To such observations, however occasional, from those on the Left, we must add equally mordant assessments from less friendly sources: the pervasive anti-intellectualism of so many members of the Movement, and with it, the preference for jargon, slogans, and cant as against hard thought, especially in the realm of politics; the quality my colleague Frederick Wyatt has called “target hunger”—the restless, relentless search for enemies and conspiracies; the curious mixture of public piety and private cynicism among leaders of the Movement; the even more curious mixture of self-pity, self-indulgence, and self-admiration we find in many radical personalities; the shallow, shifting quality of personal ties in the Movement. To be sure, these tendencies, singly or together, by no means characterize all of those on the Left. But they are to be found with more than the ordinary frequency, as both sympathetic and disenchanted witnesses of the Movement have noted.

Yet in a book—an entire book, after all—which purports to offer a portrait in depth of the radical personality, there is a persistent obtuseness to these and other negative qualities. It is illuminating to interpose, as I have recently done, readings of Young Radicals between readings of the current underground press. The one is all sweetness and light and high moral purpose, the other slogans and self-righteousness, and above all else, a murderous hatred. The one Woodstock, the other Altamont.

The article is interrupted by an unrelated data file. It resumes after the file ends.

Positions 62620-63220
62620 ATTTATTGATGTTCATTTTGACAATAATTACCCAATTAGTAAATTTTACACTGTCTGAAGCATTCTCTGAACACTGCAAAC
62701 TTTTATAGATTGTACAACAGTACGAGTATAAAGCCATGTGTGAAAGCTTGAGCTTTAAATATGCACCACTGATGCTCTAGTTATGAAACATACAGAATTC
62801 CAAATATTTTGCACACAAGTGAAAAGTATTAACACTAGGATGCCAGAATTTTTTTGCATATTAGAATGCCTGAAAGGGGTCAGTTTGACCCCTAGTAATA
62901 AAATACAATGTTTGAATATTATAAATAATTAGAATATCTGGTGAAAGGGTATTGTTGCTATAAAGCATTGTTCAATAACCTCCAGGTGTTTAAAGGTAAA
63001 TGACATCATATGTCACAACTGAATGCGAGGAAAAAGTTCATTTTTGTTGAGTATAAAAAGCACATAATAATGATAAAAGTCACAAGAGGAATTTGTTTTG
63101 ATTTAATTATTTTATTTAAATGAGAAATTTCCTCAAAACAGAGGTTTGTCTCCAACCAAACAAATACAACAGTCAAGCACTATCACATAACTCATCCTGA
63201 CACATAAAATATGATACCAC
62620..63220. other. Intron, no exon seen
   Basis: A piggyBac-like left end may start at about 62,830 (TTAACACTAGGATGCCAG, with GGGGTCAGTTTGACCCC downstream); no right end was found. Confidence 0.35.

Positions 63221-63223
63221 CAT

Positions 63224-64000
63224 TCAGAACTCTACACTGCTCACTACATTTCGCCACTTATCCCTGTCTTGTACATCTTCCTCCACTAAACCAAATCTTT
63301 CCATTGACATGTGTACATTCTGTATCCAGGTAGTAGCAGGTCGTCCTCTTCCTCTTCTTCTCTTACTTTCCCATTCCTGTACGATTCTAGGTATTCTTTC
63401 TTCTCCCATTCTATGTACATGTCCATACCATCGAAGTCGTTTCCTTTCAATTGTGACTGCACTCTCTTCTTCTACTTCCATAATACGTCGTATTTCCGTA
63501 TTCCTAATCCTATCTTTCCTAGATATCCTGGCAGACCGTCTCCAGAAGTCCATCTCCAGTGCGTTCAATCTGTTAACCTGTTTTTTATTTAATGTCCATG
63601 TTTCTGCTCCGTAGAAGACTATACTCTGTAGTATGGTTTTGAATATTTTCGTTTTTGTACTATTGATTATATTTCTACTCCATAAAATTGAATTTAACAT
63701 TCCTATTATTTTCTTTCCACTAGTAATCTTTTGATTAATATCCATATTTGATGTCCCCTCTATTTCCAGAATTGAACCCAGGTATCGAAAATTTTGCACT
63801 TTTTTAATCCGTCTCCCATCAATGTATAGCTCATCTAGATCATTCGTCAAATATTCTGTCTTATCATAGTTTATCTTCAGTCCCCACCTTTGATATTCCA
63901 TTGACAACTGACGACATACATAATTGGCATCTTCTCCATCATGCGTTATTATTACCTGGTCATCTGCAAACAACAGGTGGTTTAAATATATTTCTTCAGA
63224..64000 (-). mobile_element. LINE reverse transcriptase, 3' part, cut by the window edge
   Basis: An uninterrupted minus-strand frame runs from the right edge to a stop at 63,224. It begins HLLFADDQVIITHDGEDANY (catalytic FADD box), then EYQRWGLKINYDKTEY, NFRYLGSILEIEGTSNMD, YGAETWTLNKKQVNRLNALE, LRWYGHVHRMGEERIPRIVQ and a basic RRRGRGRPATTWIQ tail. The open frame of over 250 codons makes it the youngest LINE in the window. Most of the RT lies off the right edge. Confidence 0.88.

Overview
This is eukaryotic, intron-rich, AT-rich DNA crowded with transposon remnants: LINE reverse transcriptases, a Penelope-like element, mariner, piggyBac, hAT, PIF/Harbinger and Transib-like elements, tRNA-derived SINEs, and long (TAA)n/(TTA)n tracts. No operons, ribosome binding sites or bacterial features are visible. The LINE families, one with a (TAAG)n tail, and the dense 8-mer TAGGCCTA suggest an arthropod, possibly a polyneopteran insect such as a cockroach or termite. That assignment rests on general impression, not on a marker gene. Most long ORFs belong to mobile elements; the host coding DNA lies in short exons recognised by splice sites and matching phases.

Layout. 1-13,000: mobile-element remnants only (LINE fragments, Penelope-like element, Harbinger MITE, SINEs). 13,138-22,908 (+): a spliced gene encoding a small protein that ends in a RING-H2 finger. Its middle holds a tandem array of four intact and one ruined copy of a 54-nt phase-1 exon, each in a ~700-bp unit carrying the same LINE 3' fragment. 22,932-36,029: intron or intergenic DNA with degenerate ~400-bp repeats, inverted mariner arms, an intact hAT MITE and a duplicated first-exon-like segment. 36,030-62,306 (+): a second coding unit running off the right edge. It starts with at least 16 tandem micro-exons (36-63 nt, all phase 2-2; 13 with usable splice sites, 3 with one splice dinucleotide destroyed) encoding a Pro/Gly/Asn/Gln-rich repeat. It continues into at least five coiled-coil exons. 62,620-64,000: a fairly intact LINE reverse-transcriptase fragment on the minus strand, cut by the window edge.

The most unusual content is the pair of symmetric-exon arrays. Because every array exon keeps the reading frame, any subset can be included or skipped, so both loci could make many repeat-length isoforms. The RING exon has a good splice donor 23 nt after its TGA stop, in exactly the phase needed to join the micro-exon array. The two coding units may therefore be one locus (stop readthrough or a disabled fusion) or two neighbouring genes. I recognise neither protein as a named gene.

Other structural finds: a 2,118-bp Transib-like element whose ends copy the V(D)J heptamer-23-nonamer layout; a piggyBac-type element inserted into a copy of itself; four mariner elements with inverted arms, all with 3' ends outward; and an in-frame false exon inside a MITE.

Which brings us, as it must, to the topic of violence, that bone in all our throats. If there is anything which has characterized the Movement, which has distinguished it from other expressions of American radicalism in this century, it has been the infatuation with violence. The incidents of actual violence—the bombings, the arson, the vandalism, the personal assaults—are far from being the entire story; they rest upon those incitements to destruction which dominate so much of the radical press, and the quality of indifference and indeed insouciance with which leaders of the Movement accept and indulge the more than occasional eruptions into real violence. (On this too, more later.) To say that Keniston has been insensitive to the presence of violence is, if anything, to understate the case. In his view, young radicals are not only free from the disposition to violence, they are in fact entirely opposed to it; they are victims rather than instigators. He tells us that:

Although in behavior most of these young radicals were rather less violent than their contemporaries, this was not because they were indifferent to the issue, but because their early experience and family values had taught them how to control, modulate, oppose, and avoid violence. Verbal aggression took the place of physical attack. They learned to argue, compromise, and to make peace when confronted with conflict. Still, too, although their adolescent experience was full of inner conflict, they acted on their violent feelings only during a brief period of indignant rebellion against the inconsistencies of their parents. These young radicals are unusual in their sensitivity to violence, as in their need and ability to oppose it.